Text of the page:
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Water Hardness: Details, Recipes, and Experimental Results on Lather Quality

I'm curious if there is a difference in the interaction of these minerals in soaps produced with Sodium Hydroxide vs. Potassium Hydroxide. Other than the softness of the bar itself is one better than the other for "hard" water?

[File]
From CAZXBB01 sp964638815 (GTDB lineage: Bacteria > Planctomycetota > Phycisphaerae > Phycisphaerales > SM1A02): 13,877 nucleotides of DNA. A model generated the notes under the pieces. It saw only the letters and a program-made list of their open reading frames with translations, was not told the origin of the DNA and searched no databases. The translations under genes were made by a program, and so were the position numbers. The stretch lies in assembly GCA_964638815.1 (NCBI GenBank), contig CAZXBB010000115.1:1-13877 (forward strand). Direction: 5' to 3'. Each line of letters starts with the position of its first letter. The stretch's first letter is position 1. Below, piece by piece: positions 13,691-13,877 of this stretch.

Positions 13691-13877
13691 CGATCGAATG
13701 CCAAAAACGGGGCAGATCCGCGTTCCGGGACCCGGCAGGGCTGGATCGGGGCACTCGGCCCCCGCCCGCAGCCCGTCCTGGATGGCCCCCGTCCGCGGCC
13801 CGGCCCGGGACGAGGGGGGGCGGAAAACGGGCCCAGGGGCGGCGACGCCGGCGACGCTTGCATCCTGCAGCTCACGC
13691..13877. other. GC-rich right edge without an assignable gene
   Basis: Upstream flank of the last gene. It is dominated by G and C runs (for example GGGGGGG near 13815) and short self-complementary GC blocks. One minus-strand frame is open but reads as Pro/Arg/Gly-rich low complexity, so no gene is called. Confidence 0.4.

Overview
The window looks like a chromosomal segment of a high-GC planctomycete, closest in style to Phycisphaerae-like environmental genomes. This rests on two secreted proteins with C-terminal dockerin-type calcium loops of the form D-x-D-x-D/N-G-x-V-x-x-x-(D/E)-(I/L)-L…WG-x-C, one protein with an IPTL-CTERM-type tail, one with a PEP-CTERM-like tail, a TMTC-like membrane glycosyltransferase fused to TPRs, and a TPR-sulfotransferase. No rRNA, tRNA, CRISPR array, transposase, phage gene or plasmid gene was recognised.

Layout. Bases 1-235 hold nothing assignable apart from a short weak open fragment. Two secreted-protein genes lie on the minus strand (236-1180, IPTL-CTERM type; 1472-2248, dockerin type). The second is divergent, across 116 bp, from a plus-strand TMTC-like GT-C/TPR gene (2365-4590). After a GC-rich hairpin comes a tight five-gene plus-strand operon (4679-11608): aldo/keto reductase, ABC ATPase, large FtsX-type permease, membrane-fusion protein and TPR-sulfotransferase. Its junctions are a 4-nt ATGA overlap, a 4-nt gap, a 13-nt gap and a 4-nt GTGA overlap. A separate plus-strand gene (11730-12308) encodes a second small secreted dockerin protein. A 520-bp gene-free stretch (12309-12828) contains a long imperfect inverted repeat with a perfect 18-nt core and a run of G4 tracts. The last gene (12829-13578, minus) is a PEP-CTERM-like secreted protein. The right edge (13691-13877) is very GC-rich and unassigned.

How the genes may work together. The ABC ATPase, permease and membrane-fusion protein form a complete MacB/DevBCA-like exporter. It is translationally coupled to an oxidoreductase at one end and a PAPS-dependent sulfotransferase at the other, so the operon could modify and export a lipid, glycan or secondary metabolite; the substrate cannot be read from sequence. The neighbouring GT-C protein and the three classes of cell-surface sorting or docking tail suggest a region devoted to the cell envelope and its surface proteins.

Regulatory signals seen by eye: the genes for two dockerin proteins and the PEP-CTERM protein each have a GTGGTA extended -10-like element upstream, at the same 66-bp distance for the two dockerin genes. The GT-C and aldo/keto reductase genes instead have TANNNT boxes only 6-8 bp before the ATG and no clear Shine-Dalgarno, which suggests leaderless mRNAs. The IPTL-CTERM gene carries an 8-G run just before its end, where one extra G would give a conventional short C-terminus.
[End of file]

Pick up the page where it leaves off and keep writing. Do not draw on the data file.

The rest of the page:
Sodium cations (Na+) and potassium cations (K+) are interchangeable when reacting with hydroxide anions (OH) in forming sodium hydroxide (NaOH) and potassium hydroxide (KOH). Sodium and potassium hydroxide make harder and softer soap, respectively, but since sodium and potassium ions are interchangeable in that they both have charges of +1, they are interchangeable in the formulas for the salts formed in soap. With calcium ions (Ca2+) and magnesium ions (Mg2+) both having charges of +2, calcium and magnesium are interchangeable here, too. Overall, when soap is added to water, the calcium and magnesium ions present in the water react in an interchangeable way with the sodium and potassium salts in the soap and form calcium and magnesium salts, better known as "soap scum". There is no fundamental difference in the interactions of water hardness compounds having calcium and magnesium with soap salts having sodium and potassium.
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